Does usability of a web-based communication artifact affect brand, i.e., the set of beliefs, emotions, attitudes, or qualities that people mentally associate to the entity behind that artifact? Intuitively, the answer is "yes": usability is a fundamental aspect of the quality of the experience with a website, and a "good" experience with a "product" or its reifications tends to translate into "good" brand perception. To date, however, the existence of a connection between web usability and brand perception is shown through anecdotic arguments, and is not supported by published systematic research. This paper discusses a study that empirically investigates this correlation in a more rigorous, analytical, and replicable way. Our main contribution is twofold: on the one hand, we provide empirical evidence to the heuristic principle that web usability influences branding, and we do that through four between subjects controlled experiments that involved 120 subjects. On the other hand, we inform the study with a systematic value-oriented approach to the user experience, and thus provide a conceptual framework that can be reused in other experimental settings, either for replicating our study, or for designing similar studies focusing on the correlation of web branding vs. design factors other than usability.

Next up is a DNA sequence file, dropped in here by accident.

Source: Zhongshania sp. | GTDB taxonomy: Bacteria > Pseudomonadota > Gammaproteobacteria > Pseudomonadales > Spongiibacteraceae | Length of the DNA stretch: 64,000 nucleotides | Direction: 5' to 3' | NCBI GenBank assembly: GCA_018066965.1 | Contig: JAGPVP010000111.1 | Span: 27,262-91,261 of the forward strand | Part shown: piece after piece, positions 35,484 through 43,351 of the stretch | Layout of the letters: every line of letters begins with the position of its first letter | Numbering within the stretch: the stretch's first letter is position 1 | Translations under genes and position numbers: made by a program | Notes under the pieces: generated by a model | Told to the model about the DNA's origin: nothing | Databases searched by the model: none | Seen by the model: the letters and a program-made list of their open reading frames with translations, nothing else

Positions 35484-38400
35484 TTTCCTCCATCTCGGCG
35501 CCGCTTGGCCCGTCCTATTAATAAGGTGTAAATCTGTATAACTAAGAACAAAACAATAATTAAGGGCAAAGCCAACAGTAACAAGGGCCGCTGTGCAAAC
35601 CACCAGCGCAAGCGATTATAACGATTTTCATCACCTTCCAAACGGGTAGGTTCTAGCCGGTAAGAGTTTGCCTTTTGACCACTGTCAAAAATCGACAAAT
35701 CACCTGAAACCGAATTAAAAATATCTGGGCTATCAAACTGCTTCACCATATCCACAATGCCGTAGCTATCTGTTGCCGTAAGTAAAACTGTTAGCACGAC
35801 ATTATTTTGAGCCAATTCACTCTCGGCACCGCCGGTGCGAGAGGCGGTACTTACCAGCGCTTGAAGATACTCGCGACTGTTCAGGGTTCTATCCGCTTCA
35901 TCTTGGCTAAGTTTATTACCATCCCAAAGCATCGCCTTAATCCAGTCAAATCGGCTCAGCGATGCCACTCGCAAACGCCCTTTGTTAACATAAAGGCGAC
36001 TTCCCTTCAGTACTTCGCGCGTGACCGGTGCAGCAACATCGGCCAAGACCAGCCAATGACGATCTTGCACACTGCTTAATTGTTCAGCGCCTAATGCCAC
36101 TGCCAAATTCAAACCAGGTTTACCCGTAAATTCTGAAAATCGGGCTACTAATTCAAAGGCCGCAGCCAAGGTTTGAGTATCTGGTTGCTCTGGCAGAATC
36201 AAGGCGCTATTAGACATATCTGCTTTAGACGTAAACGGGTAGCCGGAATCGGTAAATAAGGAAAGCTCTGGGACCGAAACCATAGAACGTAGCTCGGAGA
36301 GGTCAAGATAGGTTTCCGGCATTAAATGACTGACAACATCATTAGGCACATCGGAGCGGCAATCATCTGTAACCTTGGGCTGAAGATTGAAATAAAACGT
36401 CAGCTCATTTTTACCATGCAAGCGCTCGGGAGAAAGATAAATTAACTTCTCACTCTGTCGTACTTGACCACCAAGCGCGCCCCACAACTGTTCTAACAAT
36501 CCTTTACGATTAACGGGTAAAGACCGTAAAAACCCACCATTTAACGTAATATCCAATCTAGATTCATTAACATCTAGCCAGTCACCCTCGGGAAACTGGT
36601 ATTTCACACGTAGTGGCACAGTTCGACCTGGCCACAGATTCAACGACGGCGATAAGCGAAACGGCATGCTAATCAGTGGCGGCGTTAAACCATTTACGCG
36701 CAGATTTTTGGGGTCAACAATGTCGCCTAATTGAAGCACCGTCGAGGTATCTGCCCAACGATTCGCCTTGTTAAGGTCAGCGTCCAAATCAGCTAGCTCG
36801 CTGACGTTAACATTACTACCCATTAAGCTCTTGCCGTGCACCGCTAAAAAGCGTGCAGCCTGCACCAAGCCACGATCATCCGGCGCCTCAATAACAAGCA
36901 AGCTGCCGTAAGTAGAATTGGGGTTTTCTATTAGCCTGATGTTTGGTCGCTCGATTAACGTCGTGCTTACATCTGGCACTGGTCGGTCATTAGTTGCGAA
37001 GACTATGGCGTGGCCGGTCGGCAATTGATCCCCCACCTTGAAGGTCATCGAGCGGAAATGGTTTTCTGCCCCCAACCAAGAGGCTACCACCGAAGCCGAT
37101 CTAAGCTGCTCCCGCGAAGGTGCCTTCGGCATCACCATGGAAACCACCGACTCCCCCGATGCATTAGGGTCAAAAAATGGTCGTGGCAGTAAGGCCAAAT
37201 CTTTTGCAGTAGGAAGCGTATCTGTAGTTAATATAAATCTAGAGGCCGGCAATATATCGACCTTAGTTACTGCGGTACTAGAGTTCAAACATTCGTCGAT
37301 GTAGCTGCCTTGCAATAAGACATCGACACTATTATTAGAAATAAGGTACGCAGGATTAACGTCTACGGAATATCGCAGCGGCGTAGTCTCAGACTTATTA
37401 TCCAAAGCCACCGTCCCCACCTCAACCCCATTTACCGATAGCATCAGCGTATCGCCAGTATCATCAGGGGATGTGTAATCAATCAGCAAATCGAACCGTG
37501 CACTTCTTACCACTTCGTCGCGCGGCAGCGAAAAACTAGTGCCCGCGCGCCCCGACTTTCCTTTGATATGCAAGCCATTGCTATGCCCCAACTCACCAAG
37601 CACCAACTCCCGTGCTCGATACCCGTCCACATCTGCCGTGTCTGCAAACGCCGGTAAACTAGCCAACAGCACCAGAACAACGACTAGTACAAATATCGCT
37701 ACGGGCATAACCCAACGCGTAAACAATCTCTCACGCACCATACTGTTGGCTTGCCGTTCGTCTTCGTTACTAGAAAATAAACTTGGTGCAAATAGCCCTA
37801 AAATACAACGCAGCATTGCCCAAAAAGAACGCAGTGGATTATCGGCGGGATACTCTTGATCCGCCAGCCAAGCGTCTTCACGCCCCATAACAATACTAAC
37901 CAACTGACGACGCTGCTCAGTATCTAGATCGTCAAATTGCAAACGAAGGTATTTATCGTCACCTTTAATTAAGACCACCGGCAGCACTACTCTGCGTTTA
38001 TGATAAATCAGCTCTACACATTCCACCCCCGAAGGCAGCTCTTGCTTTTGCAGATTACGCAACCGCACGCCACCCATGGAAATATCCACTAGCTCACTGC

Does Branding Need Web Usability? A Value-Oriented Empirical Study

BOLCHINI, DAVIDE PIETRO;GARZOTTO, FRANCA;
2009-01-01

Abstract

Does usability of a web-based communication artifact affect brand, i.e., the set of beliefs, emotions, attitudes, or qualities that people mentally associate to the entity behind that artifact? Intuitively, the answer is "yes": usability is a fundamental aspect of the quality of the experience with a website, and a "good" experience with a "product" or its reifications tends to translate into "good" brand perception. To date, however, the existence of a connection between web usability and brand perception is shown through anecdotic arguments, and is not supported by published systematic research. This paper discusses a study that empirically investigates this correlation in a more rigorous, analytical, and replicable way. Our main contribution is twofold: on the one hand, we provide empirical evidence to the heuristic principle that web usability influences branding, and we do that through four between subjects controlled experiments that involved 120 subjects. On the other hand, we inform the study with a systematic value-oriented approach to the user experience, and thus provide a conceptual framework that can be reused in other experimental settings, either for replicating our study, or for designing similar studies focusing on the correlation of web branding vs. design factors other than usability.
INTERACT 2009- the 12th IFIP TC 13 International Conference on Human-Computer Interaction: Part I
9783642036576
e-branding; usability
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Utilizza questo identificativo per citare o creare un link a questo documento: https://hdl.handle.net/11311/565989
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